This weeks posts are from Shary Bartlett! This is the fifth week in our collaborative exhibit share; in case you have missed the previous I encourage you to take a look! Begin with Michelle Belto, follow on to Amanda Jolley, Crystal Neubauer and Erin Keane. Enjoy!
It’s said that every cell in the human body changes over a period of seven years, but some, like the early twentieth century philosopher and mystic, Rudolf Steiner, believe that as humans, we experience major emotional, physical and mental changes that cycle at approximately seven year intervals over our lifetimes.
Discovering this, I think about my own journey to date, reflecting on defining experiences and major transition points, surprised to find how these phases fit into 7 year cycles. At the age of 56, I’m just finishing my 8th cycle, and while this doesn’t fit perfectly into the numeric theme of Seven Degrees of Connection, it’s pretty close! So, I begin sifting the significant moments of my life, writing in my journal as I reflect on each period.
Sometimes the best creative thinking happens when we’re not mindfully “producing.” One day, fingering boiled chicken bones for homemade soup stock, I find myself fascinated with the beauty and variety of bones (short, long, smooth, sharp, flat, round…), and the marvel of nature. How could I honour these intriguing forms? I bleach and dry them in the sun, hoping to imbue them with living solar energy; noticing how they catch light, cast shadows. I arrange and rearrange them — like pieces of a puzzle, oracle bones cast in divination — struck by how their conjoined configurations form letter-like characters. Might they be arranged in such a way to sculpt a story: chronicle seven years?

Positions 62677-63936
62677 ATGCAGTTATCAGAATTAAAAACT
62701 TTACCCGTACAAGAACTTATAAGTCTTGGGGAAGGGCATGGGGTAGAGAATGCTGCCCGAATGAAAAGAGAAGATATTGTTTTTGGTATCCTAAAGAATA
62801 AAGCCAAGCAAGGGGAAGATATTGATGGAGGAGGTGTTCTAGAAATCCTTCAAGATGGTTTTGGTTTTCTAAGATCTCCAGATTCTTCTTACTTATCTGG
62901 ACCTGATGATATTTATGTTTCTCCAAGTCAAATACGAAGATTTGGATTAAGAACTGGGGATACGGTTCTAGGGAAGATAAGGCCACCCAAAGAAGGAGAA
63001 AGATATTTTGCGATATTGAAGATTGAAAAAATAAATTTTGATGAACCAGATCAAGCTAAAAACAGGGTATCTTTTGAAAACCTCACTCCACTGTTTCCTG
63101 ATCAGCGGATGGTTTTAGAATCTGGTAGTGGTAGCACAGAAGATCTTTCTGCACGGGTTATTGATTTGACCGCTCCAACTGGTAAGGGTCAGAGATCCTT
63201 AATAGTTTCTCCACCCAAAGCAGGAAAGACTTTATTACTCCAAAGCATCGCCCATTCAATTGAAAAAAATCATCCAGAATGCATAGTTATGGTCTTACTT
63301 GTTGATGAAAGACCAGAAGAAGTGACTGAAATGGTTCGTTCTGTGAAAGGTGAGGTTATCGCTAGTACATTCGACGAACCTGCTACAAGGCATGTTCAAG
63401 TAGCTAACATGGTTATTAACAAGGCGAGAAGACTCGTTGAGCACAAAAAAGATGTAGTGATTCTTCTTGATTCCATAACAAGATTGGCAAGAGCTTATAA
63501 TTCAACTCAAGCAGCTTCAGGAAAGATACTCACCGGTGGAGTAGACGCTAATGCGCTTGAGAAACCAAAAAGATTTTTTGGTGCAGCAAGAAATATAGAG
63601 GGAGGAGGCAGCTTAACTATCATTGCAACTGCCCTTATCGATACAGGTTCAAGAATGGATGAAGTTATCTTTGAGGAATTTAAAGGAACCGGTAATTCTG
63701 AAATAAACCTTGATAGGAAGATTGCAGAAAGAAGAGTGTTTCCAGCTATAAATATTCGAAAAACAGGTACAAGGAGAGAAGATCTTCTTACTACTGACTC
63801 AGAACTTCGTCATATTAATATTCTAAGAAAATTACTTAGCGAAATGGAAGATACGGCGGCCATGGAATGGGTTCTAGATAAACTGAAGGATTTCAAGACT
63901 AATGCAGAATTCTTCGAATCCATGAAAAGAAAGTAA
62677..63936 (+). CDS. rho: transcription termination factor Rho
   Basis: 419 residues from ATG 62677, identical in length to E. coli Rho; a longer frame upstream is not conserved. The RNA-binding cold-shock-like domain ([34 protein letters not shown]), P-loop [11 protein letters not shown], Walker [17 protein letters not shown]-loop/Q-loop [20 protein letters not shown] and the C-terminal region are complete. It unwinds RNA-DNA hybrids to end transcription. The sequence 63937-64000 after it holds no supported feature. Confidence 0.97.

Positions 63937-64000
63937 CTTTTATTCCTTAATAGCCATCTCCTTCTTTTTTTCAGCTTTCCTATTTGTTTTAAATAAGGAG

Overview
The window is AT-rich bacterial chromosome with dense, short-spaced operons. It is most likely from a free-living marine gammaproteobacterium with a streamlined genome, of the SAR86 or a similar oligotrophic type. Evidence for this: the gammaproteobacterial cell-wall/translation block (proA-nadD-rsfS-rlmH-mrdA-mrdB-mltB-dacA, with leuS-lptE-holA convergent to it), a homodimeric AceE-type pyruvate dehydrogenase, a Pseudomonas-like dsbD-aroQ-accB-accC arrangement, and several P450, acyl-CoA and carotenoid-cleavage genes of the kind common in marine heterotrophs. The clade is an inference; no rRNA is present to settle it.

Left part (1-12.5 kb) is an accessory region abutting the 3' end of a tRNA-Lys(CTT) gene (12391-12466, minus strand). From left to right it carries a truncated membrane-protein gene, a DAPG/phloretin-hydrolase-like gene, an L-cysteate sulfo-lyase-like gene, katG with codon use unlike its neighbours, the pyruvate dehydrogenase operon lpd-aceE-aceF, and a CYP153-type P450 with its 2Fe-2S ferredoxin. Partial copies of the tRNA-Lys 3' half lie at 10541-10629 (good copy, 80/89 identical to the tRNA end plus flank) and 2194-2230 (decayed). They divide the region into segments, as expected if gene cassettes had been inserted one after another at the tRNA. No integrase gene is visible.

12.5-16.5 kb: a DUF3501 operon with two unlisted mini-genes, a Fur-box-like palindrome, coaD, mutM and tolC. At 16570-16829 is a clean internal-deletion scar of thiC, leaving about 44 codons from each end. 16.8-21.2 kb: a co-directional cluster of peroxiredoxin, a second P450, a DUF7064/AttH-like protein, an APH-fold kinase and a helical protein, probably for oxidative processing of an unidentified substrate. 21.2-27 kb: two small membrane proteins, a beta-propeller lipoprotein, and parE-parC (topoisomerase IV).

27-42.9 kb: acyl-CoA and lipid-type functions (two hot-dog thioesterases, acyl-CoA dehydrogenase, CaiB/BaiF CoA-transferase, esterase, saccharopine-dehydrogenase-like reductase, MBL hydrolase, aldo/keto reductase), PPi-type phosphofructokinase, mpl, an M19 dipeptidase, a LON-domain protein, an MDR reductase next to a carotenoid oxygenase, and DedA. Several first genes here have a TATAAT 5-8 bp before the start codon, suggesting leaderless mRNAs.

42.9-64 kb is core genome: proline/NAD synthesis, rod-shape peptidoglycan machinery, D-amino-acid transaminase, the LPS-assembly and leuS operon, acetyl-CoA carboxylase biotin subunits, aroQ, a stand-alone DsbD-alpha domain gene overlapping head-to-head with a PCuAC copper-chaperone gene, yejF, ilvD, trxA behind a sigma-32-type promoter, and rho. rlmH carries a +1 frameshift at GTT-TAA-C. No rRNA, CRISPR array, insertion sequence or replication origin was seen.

I begin creating paragraphs of a sort – narrating seven-year intervals of my life in symbols: 0-7, joyful childhood dances; 7-14, an uprooted “age of reason” where my holistic world became fractured; 14-21, a typical adolescence fraught with the barbs of insecurity and self-searching; 21-28, glorious explorations of the world and higher education, laddering steps to define myself; 28-35 establishing career, partnership and seeds for children; 35-42 building marriage, infants, home and family; 42-49 mothering – highlighted by a full year backpacking around the world with our children aged 5 and 7; and 49-56, reinventing myself with a new identity and career as an artist and teacher, facing the new frontier of aging.
So the next step of my Seven Degrees is now clear in my mind: I decide that two phases, 35-42 and 42-49, have been collectively defined around mothering, and so combine them, clarifying the content for seven storied panels.
And now to those coloured paint chips — and bords!